Living Room with Tropical Plants


In a previous post, it was already mentioned that one of Rolf Keller’s hobbies was growing tropical plants. In 1958, he removed one of the walls of his apartment (he was the owner of the house) and replaced it with a glass cabinet or indoor greenhouse, shown on this drawing. In the lower right corner, you can see Rolf Keller’s “24” logo, his signature and the dating “Dez. 58” (Dec. 58). The two rooms where integrated into one larger room this way with the “greenhouse” as a room divider. The size of the painting is 22 cm * 29 cm. It is mixed media, predominantly watercolor.

There had been paintings of tropical plants on the wall before, documented on some photographs, but obviously Rolf Keller had preferred to get the real thing instead. The integration of living plants and typical 1950s furniture creates a modern atmosphere.

The project of building the glass cabinet and populating it with plants is documented in several letters, some of them with illustrations. I am planning to show the more interesting ones here in a future post. For example, in one of the letters Rolf Keller describes how he got and transported the large branch that acts as the “backbone” of the little tropical landscape inside. Getting the plants in the GDR (East Germany) of the late 1950s was a challenge, but he was eventually able to get several species of epiphytic ferns and flowering plants.

In the back of the room, you can see Rolf Keller’s wife, Grete Keller, perhaps reading a book, or playing a solitaire card game.

On the right side, the picture is getting sketchier. One can see here that Rolf Keller would draw hidden parts of an object, like the arm chair sketched here, in order to get the proportions right, even if these would not be visible in a finished painting. Rolf Keller signed and framed the picture like this, so I think the sketchiness of the drawing on the sides is intended. This way, the viewer’s gaze is directed to the center which has been worked out in more detail, showing the plants and the bright light of the lamp.

In the foreground you can see one of the chairs shown in a previous post. The lamp might be the one shown there as well.

Here is an enlargeable version of the image. Click on it, then click again to see details.



Zooming In and Zooming Out

My contribution to the cooperative blog project “Journey of a photograph”. The journey will be going on now…



Nerve impulses running down the spinal cord, triggering muscle cells – mitochondria pumping protons and electrons to provide the energy to move a muscle. The muscle contracts and the fingertip touches the release button, triggering a cascade of electronic signals, calculations, movements of electromechanical parts, chemical reactions inside a battery, a shutter opening, photons flashing inside and triggering chemical changes in the particles of the film. A myriad of smallest and shortest events and processes combine to produce that short “click” that indicates that a picture has been taken. The photographer looks away and her mind and eye turn on something else.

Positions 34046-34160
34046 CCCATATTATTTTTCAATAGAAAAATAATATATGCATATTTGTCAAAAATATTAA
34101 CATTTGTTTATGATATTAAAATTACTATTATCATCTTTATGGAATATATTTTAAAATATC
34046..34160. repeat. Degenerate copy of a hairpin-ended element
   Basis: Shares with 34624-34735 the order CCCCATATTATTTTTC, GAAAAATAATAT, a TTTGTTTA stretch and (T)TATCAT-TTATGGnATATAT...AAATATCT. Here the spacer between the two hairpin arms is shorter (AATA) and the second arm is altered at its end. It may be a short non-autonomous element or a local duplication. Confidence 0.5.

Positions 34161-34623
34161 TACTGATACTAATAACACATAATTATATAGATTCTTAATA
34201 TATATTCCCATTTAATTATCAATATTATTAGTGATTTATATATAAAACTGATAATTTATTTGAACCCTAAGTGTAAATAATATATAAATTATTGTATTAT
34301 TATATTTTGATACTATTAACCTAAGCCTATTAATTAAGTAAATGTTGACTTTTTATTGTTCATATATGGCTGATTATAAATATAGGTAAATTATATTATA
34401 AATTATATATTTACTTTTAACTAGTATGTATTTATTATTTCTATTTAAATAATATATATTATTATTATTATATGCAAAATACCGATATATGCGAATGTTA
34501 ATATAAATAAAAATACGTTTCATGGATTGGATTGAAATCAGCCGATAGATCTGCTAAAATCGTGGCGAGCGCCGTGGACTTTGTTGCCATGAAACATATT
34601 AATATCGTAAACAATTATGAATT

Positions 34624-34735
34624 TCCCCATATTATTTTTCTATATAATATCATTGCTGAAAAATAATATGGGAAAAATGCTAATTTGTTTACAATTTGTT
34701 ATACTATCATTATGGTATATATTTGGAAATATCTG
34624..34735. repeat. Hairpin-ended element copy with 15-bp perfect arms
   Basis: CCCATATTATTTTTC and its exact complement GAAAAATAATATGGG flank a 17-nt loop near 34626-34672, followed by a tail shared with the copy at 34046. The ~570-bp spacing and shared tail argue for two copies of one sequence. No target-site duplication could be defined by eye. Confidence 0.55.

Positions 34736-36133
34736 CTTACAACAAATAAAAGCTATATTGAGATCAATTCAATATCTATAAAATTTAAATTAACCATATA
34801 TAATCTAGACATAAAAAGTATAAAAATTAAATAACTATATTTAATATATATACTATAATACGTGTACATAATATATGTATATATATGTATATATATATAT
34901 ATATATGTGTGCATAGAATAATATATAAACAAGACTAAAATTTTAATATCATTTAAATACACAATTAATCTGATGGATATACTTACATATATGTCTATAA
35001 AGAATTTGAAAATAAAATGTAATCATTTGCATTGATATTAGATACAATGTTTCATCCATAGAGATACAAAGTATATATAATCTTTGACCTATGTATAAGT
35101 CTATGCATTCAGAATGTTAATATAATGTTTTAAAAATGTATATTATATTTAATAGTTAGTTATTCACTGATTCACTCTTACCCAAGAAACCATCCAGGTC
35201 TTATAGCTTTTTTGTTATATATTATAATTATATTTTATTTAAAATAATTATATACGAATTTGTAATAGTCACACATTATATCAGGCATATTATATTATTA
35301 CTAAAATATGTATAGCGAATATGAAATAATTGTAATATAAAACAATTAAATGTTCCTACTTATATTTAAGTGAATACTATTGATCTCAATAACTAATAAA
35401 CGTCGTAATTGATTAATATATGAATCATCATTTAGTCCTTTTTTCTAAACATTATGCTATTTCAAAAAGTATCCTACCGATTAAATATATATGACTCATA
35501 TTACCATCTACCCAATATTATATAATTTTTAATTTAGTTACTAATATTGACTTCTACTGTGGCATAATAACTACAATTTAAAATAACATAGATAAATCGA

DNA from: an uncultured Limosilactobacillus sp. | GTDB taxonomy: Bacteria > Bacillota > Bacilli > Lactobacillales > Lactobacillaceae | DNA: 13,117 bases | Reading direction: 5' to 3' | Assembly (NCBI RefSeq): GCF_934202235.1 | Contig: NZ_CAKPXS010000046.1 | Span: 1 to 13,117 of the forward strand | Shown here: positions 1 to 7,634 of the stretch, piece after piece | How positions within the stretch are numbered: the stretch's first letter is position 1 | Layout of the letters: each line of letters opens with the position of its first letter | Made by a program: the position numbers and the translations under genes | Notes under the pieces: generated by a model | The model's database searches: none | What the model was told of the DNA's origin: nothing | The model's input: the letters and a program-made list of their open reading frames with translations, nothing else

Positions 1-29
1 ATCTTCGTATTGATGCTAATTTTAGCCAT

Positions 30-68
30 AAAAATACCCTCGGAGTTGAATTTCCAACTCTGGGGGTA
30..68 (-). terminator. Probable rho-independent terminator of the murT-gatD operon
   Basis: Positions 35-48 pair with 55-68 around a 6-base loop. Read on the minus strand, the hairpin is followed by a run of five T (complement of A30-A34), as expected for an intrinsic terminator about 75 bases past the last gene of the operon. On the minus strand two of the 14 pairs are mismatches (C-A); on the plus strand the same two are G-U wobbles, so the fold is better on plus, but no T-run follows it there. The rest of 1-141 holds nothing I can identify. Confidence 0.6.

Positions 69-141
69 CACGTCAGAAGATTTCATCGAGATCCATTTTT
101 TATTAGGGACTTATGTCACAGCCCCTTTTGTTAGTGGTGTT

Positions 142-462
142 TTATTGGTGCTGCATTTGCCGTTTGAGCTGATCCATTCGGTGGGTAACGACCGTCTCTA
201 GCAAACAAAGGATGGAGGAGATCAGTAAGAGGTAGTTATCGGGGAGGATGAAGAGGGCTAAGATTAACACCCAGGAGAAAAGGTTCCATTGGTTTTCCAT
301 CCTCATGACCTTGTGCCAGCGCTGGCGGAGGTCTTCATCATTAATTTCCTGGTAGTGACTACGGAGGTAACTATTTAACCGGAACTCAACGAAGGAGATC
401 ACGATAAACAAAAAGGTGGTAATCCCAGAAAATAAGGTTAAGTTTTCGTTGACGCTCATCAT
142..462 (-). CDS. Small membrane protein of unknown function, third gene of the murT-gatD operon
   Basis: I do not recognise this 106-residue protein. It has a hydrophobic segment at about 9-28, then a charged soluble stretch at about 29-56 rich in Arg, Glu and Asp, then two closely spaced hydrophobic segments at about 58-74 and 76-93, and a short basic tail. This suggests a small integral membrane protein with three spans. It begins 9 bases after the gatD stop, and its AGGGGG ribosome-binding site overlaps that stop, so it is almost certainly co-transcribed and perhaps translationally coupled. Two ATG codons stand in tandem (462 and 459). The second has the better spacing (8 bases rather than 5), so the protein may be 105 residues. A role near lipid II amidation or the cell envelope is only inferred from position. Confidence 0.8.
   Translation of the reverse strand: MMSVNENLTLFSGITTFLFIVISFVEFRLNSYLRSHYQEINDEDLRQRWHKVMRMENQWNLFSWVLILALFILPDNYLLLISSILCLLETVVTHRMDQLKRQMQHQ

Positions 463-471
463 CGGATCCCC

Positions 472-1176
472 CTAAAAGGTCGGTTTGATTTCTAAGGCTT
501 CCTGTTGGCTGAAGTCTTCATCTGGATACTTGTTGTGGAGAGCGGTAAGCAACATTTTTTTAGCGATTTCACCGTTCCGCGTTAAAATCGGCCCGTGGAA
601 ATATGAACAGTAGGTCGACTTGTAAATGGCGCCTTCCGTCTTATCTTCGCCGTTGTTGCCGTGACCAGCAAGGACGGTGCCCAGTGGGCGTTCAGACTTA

A short moment in her life. The moment she pressed the trigger of her camera. Clouds, trees or bushes, houses, the horizon, the sun. Motion blur. Lens Flair.

The photograph was shot while in motion, maybe from a train or a car. The hexagonal spots of lens flair…

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Rolf Keller – In Memoriam

Rolf Keller

My grandfather Rolf Keller, the artist who created many of the drawings and paintings on this web site, as I remember him. He was fond of smoking, especially cigars. This picture was taken in a restaurant at river Elbe in Hamburg.

I think the film used was from East German (GDR-) production; all of these pictures have this violet tint. I decided not to try a color correction. This is how they are actually looking. They are contemporary documents and the properties of the film material are part of that.

The next one is also a slide, but on a black-and-white film. My father was a student back then and could not afford the expensive color slide films, so he used the cheaper black and white slide films instead or the color films from East German production that my grandfather brought along.


This picture was probably taken in the port of Hamburg during a visit. Hamburg is in West Germany, Karl-Marx-Stadt, where Rolf Keller was living, was in the East. Young people were normally not allowed to visit the West, but for old people, this was possible. I cannot date these pictures at the moment, but might be able to do so later. In any case, they are from the 1960s.


This picture is probably from the same visit to Hamburg as the first one.


Rolf Keller’s grave in Chemnitz, photographed probably in 1984 (so the city’s name was still “Karl-Marx-Stadt”). It is displaying his 24-logo – he had started his business as a self-employed graphics artist in 1924. This grave probably does not exist any more.

All pictures: Svend Keller. The pictures are digitized slides or sections thereof.